Happy Bloomsday! James Joyce in Dublin and Paris
“…and say my glory was I had such friends.” –William Butler Yeats
Compiled by Kathleen Dixon Donnelly, Ph.D.
Carlos Baker, ed. Ernest Hemingway: Selected Letters, 1917-61. New York: Scribner’s, 1981. Hemingway stipulated that his letters never be published, so biographers had to awkwardly paraphrase them. By 1981, Baker persuaded his widow Mary that he would be better served by having his words in print. They’re great.
Sylvia Beach. Shakespeare & Co. Harcourt Brace & World, 1959. Her unique perspective of a unique time and place. Delightful.
Kay Boyle and Robert McAlmon. Being Geniuses Together, 1920-1930. San Francisco: North Point Press, 1984. Kay Boyle was on the fringe of the group of “little mags” and had a relationship with the consumptive Ernest Walsh, editor of This Quarterly. The book alternates her memoirs with McAlmon’s and is just fascinating.
Richard Ellman. James Joyce. Oxford: Oxford University Press, 1982. The standard biography by the same scholar who wrote the standard Yeats biography.
Noel Riley Fitch. Sylvia Beach and The Lost Generation. W. W. Norton & Co., 1983. A really detailed look at everyone in Paris at the time, with Beach and James Joyce as the central characters. Better than a novel.
Noel Riley Fitch. Walks in Hemingway’s Paris. New York: St. Martin’s Press, 1989. Includes both the Left and Right Bank. A great way to find all the good spots.
Janet Flanner [Genet]. Paris Was Yesterday: 1925-1939. San Diego: Harcourt Brace & Jovanovich, 1972. A collection of most of her columns from The New Yorker during these years, with her later annotations.
Gisele Freund and V. B. Carleton. James Joyce in Paris: The Final Years. New York: Harcourt Brace & World, 1965. Freund talked Joyce into a few days of being photographed in black and white and they are finally published here along with other wonderful pictures of Paris and others in the late 30s.
Mary Ellen Jordan Haight. Paris Portraits: Renoir to Chanel Walks on the Right Bank. Salt Lake City, UT: Perrigrine Smith Books. 1991. Wonderful walking tours that include some Joyce-ian places.
Mary Ellen Jordan Haight. Walks in Gertrude Stein’s Paris. Salt Lake City, UT: Perrigrine Smith Books. 1988. A Left Bank version.
Ernest Hemingway. A Moveable Feast. New York: Charles Scribner’s Sons, 1964. His version of events, as he remembered them years later.
James Joyce. Ulysses. New York: Random House, 1961. The standard US version. This edition includes the 1933 landmark decision by Judge Woolsey.
James R. Mellow. Charmed Circle: Gertrude Stein & Company. Avon Books, 1974. Excellent and winner of a National Book Award. The best overall book about this time and these characters.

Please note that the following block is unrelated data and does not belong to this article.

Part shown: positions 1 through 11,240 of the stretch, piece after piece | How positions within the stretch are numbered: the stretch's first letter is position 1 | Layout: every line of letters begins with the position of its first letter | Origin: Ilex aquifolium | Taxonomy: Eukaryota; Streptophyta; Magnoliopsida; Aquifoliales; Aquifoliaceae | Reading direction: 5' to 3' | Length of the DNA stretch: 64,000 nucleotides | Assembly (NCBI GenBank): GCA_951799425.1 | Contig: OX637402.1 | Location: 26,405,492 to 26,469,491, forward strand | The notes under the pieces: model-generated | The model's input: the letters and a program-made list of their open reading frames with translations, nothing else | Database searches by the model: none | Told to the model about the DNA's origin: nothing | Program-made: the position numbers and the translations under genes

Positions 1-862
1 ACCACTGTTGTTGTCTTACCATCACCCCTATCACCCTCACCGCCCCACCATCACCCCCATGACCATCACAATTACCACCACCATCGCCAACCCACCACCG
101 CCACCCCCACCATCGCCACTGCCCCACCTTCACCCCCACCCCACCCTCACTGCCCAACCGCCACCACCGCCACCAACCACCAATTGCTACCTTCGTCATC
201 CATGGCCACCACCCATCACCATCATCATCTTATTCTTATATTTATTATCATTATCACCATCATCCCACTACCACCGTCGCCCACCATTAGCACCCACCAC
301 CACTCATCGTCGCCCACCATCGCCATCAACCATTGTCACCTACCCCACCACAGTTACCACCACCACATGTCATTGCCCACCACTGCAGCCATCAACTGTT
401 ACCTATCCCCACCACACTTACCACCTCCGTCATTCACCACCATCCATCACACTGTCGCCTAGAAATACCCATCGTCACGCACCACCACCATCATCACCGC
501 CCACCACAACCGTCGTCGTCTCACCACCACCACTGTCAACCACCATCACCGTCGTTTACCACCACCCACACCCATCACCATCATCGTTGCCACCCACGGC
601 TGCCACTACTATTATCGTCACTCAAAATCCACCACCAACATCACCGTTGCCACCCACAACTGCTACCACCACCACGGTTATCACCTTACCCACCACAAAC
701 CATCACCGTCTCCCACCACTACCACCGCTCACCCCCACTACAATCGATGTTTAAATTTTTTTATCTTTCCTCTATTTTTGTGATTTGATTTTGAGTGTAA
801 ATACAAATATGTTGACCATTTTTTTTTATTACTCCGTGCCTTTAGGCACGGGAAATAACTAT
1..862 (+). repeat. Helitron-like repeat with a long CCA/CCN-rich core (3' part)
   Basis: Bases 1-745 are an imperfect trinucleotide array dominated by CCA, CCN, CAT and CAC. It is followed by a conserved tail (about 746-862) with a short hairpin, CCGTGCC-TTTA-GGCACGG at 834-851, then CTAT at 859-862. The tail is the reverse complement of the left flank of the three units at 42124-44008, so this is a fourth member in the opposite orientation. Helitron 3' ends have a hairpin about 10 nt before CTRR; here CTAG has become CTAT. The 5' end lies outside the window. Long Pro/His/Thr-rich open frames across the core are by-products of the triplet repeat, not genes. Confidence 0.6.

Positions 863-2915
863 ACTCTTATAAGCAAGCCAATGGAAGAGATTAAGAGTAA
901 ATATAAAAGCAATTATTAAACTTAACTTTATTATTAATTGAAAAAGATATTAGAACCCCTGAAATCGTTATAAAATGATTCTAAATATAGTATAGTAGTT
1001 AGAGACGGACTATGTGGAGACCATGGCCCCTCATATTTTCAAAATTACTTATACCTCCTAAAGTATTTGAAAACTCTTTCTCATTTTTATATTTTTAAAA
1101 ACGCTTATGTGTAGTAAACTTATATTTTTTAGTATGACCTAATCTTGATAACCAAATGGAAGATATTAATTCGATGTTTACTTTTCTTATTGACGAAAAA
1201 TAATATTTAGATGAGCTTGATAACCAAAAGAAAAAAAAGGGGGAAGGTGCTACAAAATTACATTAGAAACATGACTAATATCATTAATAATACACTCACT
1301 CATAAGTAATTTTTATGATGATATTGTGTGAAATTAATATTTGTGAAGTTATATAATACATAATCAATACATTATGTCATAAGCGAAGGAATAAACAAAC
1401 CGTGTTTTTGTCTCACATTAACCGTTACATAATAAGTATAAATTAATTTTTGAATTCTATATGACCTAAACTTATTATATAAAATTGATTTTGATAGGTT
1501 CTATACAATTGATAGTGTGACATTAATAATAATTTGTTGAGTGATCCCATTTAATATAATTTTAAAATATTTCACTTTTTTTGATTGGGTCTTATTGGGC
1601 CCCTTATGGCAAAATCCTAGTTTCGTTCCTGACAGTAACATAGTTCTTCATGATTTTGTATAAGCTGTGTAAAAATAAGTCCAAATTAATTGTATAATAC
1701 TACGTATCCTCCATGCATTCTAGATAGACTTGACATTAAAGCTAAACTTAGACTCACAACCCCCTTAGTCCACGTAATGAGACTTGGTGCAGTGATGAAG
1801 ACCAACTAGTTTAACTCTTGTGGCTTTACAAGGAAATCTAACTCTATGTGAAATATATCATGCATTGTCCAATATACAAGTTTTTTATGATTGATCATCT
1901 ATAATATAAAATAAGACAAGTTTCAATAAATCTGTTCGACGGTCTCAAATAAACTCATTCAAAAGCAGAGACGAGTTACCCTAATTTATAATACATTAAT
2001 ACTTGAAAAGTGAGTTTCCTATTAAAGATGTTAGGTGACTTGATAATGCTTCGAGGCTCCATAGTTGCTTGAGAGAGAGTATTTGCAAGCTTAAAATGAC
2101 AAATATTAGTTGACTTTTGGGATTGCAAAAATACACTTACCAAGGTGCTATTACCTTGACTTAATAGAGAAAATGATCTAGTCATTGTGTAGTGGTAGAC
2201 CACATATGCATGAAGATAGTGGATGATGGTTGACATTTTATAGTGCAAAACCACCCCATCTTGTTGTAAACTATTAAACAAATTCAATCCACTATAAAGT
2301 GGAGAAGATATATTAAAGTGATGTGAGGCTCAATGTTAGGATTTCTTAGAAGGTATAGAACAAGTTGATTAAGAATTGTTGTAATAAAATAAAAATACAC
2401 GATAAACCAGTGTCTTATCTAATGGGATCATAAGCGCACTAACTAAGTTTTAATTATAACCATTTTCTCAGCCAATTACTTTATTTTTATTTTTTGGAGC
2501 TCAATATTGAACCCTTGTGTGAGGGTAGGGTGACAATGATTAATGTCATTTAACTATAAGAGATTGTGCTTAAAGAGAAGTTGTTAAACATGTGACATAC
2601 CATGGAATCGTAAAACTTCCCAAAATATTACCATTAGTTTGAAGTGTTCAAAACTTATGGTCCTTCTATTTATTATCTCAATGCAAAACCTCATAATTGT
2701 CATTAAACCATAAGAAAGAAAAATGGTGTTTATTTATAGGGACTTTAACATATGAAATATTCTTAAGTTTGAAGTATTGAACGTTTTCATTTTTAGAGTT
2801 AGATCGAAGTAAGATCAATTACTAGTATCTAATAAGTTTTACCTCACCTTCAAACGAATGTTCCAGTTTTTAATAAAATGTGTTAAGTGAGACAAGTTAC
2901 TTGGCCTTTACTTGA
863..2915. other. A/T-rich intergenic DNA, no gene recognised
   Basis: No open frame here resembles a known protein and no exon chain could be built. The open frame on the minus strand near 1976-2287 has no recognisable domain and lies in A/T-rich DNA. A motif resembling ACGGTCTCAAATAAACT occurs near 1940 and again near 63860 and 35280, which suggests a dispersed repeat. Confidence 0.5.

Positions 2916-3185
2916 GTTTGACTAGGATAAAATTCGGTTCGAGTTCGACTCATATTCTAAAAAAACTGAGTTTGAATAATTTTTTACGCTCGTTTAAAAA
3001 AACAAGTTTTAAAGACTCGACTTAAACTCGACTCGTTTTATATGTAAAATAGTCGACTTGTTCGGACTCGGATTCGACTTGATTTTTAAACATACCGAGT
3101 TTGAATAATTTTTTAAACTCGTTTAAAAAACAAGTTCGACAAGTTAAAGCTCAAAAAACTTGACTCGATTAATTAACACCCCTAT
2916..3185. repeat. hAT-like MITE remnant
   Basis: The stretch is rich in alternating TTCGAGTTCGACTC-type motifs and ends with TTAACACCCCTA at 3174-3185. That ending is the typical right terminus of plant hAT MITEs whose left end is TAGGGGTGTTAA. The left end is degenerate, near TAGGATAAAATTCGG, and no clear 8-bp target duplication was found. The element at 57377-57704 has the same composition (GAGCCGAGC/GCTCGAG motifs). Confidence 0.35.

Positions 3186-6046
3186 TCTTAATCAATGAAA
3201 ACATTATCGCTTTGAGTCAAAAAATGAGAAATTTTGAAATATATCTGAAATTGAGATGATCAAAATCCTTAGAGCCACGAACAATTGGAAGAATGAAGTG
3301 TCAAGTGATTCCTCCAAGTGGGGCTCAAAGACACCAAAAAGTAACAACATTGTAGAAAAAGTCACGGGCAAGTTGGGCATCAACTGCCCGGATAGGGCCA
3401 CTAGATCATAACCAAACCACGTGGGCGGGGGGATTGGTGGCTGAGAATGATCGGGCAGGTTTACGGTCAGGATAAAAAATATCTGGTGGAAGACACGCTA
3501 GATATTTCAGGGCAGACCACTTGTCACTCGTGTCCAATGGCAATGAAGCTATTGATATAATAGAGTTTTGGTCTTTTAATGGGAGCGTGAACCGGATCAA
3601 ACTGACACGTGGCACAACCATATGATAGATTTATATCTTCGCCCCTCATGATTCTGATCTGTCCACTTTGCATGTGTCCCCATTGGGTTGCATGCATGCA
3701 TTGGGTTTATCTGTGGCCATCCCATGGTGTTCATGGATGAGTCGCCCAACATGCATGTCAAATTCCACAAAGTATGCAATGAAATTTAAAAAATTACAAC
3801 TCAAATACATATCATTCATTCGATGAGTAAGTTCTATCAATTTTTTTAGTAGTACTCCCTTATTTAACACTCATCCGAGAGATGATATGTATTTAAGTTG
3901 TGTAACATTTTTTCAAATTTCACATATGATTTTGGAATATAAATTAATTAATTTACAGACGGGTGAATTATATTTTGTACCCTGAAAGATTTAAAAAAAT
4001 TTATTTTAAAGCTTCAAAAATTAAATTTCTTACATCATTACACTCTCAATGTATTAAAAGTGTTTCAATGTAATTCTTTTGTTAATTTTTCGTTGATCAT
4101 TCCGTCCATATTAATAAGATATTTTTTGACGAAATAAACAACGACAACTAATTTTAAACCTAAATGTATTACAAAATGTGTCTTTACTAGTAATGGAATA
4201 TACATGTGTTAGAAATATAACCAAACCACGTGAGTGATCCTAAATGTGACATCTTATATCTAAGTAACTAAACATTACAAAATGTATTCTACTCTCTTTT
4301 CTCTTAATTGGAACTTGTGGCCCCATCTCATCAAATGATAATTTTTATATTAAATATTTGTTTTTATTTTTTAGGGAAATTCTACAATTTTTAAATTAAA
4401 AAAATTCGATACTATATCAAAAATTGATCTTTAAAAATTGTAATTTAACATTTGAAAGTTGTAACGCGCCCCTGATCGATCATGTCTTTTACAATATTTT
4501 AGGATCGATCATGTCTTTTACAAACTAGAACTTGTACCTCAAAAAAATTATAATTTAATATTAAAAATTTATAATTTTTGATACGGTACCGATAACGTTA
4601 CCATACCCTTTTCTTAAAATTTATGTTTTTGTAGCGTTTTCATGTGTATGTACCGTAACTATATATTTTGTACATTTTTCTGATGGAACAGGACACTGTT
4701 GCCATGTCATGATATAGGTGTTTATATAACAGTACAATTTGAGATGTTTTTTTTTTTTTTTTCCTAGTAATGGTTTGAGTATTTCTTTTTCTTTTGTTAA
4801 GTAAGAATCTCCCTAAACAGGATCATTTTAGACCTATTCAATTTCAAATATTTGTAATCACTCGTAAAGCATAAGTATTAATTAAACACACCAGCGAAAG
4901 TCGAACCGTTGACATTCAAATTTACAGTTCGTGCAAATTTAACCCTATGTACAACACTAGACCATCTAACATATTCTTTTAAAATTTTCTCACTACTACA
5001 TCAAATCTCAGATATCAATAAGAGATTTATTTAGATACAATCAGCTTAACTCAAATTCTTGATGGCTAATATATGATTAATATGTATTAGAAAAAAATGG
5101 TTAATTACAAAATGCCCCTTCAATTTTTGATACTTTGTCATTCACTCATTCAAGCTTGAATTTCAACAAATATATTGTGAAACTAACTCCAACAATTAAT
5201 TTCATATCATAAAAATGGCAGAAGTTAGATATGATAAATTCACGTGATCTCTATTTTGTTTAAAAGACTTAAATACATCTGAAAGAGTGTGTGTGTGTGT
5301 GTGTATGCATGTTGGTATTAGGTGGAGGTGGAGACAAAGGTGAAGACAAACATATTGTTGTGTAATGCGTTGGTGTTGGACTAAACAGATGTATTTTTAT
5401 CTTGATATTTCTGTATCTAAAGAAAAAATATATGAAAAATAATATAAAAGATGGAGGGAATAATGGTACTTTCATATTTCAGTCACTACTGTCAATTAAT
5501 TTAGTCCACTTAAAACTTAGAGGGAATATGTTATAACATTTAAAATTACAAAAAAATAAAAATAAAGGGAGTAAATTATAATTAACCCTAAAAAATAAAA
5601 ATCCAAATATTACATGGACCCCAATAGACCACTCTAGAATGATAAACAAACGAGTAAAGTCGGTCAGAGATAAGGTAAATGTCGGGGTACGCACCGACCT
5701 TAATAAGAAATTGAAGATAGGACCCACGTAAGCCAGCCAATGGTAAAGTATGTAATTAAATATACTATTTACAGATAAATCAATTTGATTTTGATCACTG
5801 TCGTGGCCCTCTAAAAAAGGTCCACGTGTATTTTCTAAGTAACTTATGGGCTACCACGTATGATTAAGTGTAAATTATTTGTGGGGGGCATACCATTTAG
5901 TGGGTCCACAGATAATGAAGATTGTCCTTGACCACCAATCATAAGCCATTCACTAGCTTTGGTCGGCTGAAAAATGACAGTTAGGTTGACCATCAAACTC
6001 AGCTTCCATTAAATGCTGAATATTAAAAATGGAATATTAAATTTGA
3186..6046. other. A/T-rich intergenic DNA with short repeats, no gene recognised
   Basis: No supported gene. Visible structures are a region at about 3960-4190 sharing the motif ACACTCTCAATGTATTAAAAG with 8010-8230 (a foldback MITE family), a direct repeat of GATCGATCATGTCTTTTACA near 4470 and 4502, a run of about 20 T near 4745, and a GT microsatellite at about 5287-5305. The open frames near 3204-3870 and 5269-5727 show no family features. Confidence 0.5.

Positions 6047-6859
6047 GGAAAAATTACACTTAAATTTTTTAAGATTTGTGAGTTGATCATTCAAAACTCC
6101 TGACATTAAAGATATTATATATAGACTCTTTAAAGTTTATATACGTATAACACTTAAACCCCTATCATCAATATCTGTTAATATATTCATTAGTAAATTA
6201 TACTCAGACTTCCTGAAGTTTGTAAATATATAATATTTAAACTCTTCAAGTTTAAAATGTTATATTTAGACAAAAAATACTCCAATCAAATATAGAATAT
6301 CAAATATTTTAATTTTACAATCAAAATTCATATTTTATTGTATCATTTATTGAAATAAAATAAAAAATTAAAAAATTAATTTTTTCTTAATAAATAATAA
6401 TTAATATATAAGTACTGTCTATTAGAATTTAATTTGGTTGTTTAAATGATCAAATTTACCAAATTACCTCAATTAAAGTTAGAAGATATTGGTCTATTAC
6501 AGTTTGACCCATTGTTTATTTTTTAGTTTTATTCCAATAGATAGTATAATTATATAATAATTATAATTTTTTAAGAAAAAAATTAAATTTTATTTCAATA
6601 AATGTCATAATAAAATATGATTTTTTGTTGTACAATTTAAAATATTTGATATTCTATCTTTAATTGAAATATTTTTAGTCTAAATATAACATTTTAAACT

B. L. Reid. The Man from New York: John Quinn & His Friends. New York: Oxford Univ. Press, 1968. Read it if you must, but it’s a slog and it makes this absolutely fascinating man seem so boring. I would love to write a decent biography of him.
Michael Reynolds. Hemingway: The Paris Years. Cambridge, MA: Basil Blackwell, 1989. Part of a five-volume tour de force, by a terrific biographer with lots of great details about Paris at the time.
Linda Simon. The Biography of Alice B. Toklas. London: Peter Owen, 1978. Alice deserved a full biography in her own right and this is it.
Sanford J Smoller. Adrift Among Stars: Robert McAlmon, Writer and Publisher of the Twenties. University Park, PA: Pennsylvania State University Press, 1975. The only real biography of McAlmon, who was one of Joyce’s best friends.
Diane Souhami. Gertrude & Alice. Pandora, 1991. Better than a biography of either one of them, the author writes about both equally and, most interesting, about their incredible relationship.
Gertrude Stein. The Autobiography of Alice B. Toklas. New York: Vintage Books, 1990. If you’ve ever been afraid to read Stein, this is the place to start. Definitely her point of view, but a wonderful romp.
Andrew Turnbull. Scott Fitzgerald. New York: Charles Scribner’s Sons, 1962. One of the better standard biographies.
Amanda Vaill. “Everybody Was So Young”: Gerald and Sara Murphy, A Lost Generation Love Story. Boston: Houghton-Mifflin Co., 1998. She’s not a Fitzgerald fan, but she really captures the Murphy’s special elegance amid gaiety and tragedy.
Paul Vanderhaven. James Joyce & Censorship: The Trials of Ulysses. New York: New York University Press, 1998. Details the legal case and its ramifications.
William White, ed., By-Line: Ernest Hemingway. New York: Scribner’s, 1967. A good selection of his actual dispatches throughout his career, including Spain. His 1923 report from Pamplona reads like a first draft for parts of The Sun Also Rises.
Video Tips and a Warning!
Midnight in Paris. Apparently Woody Allen is as much in love with Paris in the 1920s as I am. Owen Wilson plays the writer who gets to hang out with Stein, Hemingway, Fitzgerald Man Ray and their ‘such friends.’ Not completely accurate, but lots of good inside jokes.
Paris Was a Woman, A Film by Greta Schiller. A Zeitgeist Films Release. 1996. Wonderful documentary about the many women, American and British, who went to Paris in the 1920s to get away from bad marriages. This is the one I showed clips from on the ship.
The Lost Generation. A&E Television Networks. A good overview of the era and the American writers who went to France in the 1920s.
The Moderns by director Alan Rudolph is the only film about Stein’s salon that I know of. In my opinion, it looks beautiful and authentic, but the characters and dialogue are really bad. Watch it with the sound off. However, his film Mrs. Parker and the Vicious Circle is a great depiction of Dorothy Parker and the Algonquin Round Table.
The Left Bank and the Luxembourg Gardens in Paris are great to walk around, and many of the cafes are still in business. Although their prices have increased. You can arrange tours, or use one of the guidebooks listed here. If you want to do it right, I’ll take you!